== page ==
4 responses from the Newspage community
"As an entity in charge of a major fiat currency, it's no surprise the Bank of England is wary of the risks of cryptocurrency. Its job is specifically to maintain monetary and financial stability, which is the polar opposite of what the creators of cryptocurrencies want. "The risks Threadneedle Street want to avoid are the turbulent fluctuations in value that are, for now at least, intrinsic to crypto. However, the benefit is that cryptocurrencies cannot be devalued by QE, therefore protecting the value of what the holder has in real world terms against inflationary pressures created by Governments firing up the printing press every time a problem occurs."
"It's an understandably cautious stance from the Bank of England as it challenges central bankers' authority and takes the centralised power that large banks have and gives that economic power back to the people. It's no wonder they are keen to demonise it. "That said, crypto has a long way to go before it really challenges the banking system due to its inherent volatility and a general lack of understanding of it among the public and policymakers alike. "Equally, there are coins out there solving real world problems already and this is only going to increase as time marches on. As always, when it comes to Doge, #JustHodlit."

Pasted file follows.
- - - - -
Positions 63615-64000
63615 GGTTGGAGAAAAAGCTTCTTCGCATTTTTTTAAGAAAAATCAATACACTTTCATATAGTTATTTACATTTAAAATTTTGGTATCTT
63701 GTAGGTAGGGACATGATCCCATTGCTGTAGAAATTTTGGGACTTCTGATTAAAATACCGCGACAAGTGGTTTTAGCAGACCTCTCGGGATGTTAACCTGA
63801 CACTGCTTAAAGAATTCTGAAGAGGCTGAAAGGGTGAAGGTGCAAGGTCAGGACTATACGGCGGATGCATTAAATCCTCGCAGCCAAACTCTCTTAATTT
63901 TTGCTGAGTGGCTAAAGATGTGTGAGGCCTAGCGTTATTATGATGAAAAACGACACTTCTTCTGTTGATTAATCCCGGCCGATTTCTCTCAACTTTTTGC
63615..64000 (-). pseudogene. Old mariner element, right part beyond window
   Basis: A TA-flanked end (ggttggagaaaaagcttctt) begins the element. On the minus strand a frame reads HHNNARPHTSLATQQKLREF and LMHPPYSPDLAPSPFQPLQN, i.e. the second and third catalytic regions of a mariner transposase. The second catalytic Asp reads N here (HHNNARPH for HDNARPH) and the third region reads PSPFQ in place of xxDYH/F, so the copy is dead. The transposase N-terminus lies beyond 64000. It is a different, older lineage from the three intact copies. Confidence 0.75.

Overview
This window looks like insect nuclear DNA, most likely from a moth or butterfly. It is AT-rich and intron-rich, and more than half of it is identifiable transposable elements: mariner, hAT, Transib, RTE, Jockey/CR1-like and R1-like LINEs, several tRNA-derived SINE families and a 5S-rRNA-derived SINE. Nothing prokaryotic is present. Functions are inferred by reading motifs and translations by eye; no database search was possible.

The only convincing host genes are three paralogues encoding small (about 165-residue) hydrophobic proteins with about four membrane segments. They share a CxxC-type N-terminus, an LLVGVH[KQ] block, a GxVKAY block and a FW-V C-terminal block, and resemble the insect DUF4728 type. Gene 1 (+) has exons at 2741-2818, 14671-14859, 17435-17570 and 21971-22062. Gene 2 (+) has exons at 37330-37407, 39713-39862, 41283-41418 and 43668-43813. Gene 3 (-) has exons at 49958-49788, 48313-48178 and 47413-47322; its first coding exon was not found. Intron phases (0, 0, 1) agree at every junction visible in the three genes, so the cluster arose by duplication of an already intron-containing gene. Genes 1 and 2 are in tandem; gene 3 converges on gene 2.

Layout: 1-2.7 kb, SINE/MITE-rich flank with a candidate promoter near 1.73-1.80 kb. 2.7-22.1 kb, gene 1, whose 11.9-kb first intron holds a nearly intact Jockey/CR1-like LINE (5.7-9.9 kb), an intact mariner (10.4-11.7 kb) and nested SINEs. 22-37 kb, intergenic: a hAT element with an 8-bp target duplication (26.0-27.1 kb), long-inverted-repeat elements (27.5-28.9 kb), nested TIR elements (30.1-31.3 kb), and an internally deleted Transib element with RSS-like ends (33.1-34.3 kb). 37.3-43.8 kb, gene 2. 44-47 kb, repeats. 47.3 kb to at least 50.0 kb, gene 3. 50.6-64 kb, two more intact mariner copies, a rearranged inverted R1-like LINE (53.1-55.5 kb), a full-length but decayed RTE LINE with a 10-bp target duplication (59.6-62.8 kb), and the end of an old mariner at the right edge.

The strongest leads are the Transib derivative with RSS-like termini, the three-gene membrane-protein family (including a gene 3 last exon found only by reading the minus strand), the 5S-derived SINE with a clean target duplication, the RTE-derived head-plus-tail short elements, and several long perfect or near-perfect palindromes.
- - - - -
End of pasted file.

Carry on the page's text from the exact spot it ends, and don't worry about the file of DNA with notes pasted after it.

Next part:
"The vast majority of lenders are not normally keen to provide mortgages to borrowers when their deposits have come from cryptocurrencies. Their compliance departments are so hot on money laundering they are simply not willing to take the risk. "Many of the people who have generated large deposits are particularly annoyed when lenders will not provide them with a mortgage because of the cryptocurrency link. Right now, banks and building societies are being inundated with applications so they can be pickier about who they lend to."
"From Elon Musk to your friend Bob down the pub, everyone has been on about cryptocurrencies for the past 12 months but, due to a lack of regulation, it's open for manipulation by rogue elements. "The Bank of England warning investors that the most popular cryptocurrency, Bitcoin, has no intrinsic value and the recent dip of 30% also raises understandable concerns for many institutional investors."